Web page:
The Summertime Song: Cicadas

One of my favorite things in the whole world is a summer morning. The cool of night still remains and the morning dew still rests on the lawn, making the webs of grass spiders look like foggy little nets. Then there is the sound: winding up, getting louder and louder until it’s the only thing you can hear, then it stops. All is still. Then it starts up again: winding up, louder and louder until it’s the only thing to hear. Over and over. Soon more join in and then suddenly that’s all there is like an alien chorus; the steady throbbing, screeching summertime songs of the cicada. It’s a sound that is irritating to some, but to me it’s the song of summer, a song that reminds me of the freedoms of childhood. Of summer vacation and of mystery. I always wondered why they needed to make this astonishingly loud noise.

Turns out, it’s how they boys find a girlfriend. Somehow, the female cicadas find something appealing in these songs, and to the boy who sings the loudest they give their eggs and perhaps their hearts.


Cicadas are interesting and somewhat mysterious creatures. They hatch from eggs laid by their mothers in the treetops. Then as babies they fall to the ground where they burrow into soil to live amongst and feed on the roots of trees. There they stay until they are ready to emerge and become adults. Under the cover of the night, they climb from their subterranean lairs and begin to climb back to the treetops where they were born. Along the way something interesting happens… they change. Cicadas in the ground look quite different from the ones in trees. As nymphs, they are strange, wingless creatures with large front legs that they use for digging.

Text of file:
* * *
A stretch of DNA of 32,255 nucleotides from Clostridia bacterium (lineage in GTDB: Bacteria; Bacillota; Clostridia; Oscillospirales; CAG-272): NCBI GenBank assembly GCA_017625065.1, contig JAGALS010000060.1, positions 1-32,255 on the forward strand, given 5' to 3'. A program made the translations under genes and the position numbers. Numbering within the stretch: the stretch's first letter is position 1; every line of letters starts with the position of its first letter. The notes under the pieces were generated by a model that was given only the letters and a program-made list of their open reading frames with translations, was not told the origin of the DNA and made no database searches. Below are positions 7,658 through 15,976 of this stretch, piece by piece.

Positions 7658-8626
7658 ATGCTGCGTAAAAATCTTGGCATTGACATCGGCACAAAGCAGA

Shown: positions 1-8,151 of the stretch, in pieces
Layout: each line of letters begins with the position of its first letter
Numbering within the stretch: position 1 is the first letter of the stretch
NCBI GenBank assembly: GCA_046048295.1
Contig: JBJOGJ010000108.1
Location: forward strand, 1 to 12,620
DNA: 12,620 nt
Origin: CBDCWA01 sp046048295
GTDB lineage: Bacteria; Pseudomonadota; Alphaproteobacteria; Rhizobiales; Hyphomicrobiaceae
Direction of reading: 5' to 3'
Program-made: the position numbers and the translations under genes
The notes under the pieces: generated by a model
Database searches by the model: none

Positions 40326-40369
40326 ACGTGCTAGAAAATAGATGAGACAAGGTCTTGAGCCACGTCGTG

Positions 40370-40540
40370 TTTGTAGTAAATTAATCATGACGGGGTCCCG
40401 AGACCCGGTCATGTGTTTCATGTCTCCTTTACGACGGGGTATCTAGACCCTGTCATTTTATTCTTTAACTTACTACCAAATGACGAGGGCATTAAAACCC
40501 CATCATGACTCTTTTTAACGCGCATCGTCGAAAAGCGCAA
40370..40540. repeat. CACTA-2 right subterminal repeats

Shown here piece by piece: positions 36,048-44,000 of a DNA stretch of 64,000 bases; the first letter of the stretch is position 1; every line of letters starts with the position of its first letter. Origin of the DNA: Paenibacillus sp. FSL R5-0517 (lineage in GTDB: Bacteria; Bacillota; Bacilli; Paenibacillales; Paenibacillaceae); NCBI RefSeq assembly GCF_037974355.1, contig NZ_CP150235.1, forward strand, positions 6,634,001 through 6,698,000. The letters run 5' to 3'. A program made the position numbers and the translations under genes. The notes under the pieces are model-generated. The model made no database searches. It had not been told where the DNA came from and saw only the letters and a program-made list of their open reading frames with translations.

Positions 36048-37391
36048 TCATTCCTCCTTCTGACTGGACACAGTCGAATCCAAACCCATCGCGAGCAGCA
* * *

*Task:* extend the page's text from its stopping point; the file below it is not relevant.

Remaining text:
Once they’ve climbed to a safe spot, their back splits open and an adult cicada climbs out and spreads the large, papery wings that have been forming under its exoskeleton which it leaves behind for us to find later in the day. As a kid I can remember the mystery of finding these strange empty bodies and then hearing the haunting songs of creatures that I couldn’t see, hiding in the treetops just out of my reach. Occasionally, one of these creatures would fall to Earth, and we’d examine it as if it was indeed some kind of alien being.

I’m sure you’ve heard their songs; this time of year they are hard to miss, you can hear them every morning and then again at dusk, but did you know that it was a bug’s love song? Have you ever found a cicada shell on a tree, or collected them even? I used to have some many, lined up on my back porch.

This is the abandoned casing, shell, or exoskeleton of a cicada. The insect was on a tree when it molted.

Go outside and see if you can find some, when you do admire its beauty and consider it a gift from one of the world’s greatest singers.

Learn more about cicadas, their life cycle, and their songs on our YouTube Channel here!

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